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Executive Education

Business skills through competition

By Peter Walker for CNN
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(CNN) -- As well as learning skills through lectures and seminars, an increasingly important part of modern MBA life comes when students pit their wits and skills against peers from other business schools in competitions.

These are usually designed to mirror the real business world as closely as possible, whether via simulated environments such as investment contests or more tangible business plan competitions.

An example of the former came earlier this month, when students from the UK's London Business School triumphed in the second annual Evergreen Investments Alpha Challenge, hosted by the University of North Carolina's Kenan-Flagler Business School.

Stanford University's Graduate School of Business won second place and the University of Chicago's Graduate School of Business took third.

The contest sees teams of three MBA students -- at least one of whom must be in their first year -- pick from a pre-determined selection one stock to buy and one to sell over a 12-month window.

A week later, these choices are presented to the judges, who can then ask follow up questions, with a winner selected on a range of criteria including analysis, investment thesis and skill of delivery.

Another competition decided this month takes a different approach -- uniting MBA students and those from other disciplines to put forward an actual product to be launched to market.

First prize in this year's Idea to Product Global competition, hosted by the University of Texas in Austin, was taken by Smart Surgical Appliances, a team from London University's Imperial College and the college's Tanaka Business School.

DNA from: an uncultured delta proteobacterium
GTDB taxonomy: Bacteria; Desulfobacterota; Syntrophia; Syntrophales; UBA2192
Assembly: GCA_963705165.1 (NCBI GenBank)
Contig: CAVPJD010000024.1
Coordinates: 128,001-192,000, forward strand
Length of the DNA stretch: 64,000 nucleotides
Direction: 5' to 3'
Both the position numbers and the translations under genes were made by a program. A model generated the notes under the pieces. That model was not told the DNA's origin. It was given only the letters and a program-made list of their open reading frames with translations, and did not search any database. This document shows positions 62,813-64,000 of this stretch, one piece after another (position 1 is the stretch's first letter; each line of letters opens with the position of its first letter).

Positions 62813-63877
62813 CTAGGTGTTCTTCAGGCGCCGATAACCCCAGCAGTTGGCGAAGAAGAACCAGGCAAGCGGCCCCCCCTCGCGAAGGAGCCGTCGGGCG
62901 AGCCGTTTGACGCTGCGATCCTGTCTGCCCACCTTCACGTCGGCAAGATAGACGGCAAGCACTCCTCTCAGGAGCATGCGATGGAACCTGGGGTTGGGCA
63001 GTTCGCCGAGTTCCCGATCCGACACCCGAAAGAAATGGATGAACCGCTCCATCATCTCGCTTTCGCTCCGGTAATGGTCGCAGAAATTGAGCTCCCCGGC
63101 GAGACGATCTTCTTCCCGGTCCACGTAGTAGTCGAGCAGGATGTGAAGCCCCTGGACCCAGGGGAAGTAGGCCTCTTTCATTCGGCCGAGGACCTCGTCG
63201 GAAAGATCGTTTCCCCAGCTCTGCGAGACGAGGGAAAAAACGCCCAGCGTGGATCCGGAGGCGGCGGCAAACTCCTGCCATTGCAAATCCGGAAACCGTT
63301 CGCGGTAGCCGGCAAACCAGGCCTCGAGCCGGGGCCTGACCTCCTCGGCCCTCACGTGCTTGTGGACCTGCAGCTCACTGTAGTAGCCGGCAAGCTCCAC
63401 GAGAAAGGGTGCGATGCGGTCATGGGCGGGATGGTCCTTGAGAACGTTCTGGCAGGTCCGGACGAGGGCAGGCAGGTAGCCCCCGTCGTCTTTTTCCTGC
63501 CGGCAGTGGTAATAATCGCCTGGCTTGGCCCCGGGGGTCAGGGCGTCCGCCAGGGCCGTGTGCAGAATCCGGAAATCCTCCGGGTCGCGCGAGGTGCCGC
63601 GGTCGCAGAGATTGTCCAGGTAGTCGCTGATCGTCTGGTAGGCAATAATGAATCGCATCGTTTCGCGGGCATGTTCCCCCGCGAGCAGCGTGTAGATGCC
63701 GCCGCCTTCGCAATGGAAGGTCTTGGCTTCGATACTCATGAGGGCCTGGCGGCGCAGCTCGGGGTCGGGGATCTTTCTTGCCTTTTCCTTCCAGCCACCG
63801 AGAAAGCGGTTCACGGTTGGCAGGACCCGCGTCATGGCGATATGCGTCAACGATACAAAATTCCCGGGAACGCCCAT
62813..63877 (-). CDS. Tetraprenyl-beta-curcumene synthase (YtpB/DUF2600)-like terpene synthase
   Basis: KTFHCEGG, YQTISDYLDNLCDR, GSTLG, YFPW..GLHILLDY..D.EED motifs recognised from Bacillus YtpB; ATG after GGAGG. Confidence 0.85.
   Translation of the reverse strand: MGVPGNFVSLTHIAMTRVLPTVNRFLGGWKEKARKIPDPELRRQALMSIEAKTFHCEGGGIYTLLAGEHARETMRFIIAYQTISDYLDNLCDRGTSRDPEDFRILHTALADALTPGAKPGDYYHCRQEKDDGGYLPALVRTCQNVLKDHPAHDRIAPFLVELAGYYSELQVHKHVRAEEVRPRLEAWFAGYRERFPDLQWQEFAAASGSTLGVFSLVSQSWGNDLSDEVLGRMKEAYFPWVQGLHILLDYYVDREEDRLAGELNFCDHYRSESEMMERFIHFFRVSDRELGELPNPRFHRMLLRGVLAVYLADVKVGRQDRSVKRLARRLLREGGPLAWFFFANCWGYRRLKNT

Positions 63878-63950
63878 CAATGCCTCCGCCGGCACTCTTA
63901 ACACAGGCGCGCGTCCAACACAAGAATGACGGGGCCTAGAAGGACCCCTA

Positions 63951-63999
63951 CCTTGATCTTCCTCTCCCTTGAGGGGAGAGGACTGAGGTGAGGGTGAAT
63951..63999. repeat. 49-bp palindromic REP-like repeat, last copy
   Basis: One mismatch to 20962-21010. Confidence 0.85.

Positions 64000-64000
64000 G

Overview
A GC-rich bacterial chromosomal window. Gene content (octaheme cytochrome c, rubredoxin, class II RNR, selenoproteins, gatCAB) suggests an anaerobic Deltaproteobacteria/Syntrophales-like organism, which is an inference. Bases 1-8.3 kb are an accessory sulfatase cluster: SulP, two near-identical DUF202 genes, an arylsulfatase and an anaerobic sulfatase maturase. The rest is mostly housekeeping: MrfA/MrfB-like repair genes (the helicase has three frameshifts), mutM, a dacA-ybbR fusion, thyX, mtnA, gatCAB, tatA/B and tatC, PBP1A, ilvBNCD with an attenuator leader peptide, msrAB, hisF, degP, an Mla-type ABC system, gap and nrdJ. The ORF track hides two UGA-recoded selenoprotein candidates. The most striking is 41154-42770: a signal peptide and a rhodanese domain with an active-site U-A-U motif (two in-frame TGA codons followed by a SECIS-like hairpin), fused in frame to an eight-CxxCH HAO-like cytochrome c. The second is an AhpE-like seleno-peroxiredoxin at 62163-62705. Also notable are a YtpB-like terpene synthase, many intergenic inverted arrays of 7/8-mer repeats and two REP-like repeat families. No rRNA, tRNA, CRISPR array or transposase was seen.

New research

The three-strong team -- an EMBA student, a surgeon and a doctorate student in medical engineering -- won with the Smart Bougie, a new surgical appliance initially intended for operations removing esophageal blockages.

The device, based on research by one of the team, surgeon and Tanaka technology venture fellow Omer Aziz, is intended to improve the sensitivity of surgical procedure, decrease patient trauma and lower costs for healthcare organizations.

The Idea to Product competition differs from the more traditional business plan contests entered by many MBA students.

It requires participants to actually devise a finished product using innovative technology before proposing how to market it.

"Not only do these events give business students the chance to apply the knowledge they are acquiring during their courses, but more importantly, it gives them globally relevant business experience," said Tim Meldrum, manager of the Entrepreneurship Center at Tanaka, who coached the victorious team.

"When our graduates are out in the workplace, developing products in multidisciplinary teams, the practical skills they have picked up from these competitions will stand them in good stead."

David Simmons, the EMBA in the team, said the collaborative effort had been rewarding, noting that "the learning experience of working with a medic and an engineer, coming from very different backgrounds, will prove invaluable in my future career."


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Making the right choice: students had to recommend stocks.

FACT BOX

FT's Executive MBA Rankings
1. Wharton, U.S.
2. Hong Kong UST, China
3. London Business School, UK
4. Instituto de Empresa, Spain
5. Fuqua, Duke, U.S.
6. Chicago GSB, U.S.
7. Columbia, U.S.
8. Kellogg, U.S.
9. Stern, NY, U.S.
10. Cass, City University, UK
Source: Financial Times 2006

FACT BOX

EMBA SNAPSHOT

Executives taking the top EMBA courses in the U.S., Europe and Asia have average salaries of around $130,000 to $200,000.

A typical EMBA student is likely to be aged in the early 30s, with 6-10 years of working experience.

A top EMBA course can cost $100,000. Customized courses start at a few thousand dollars.

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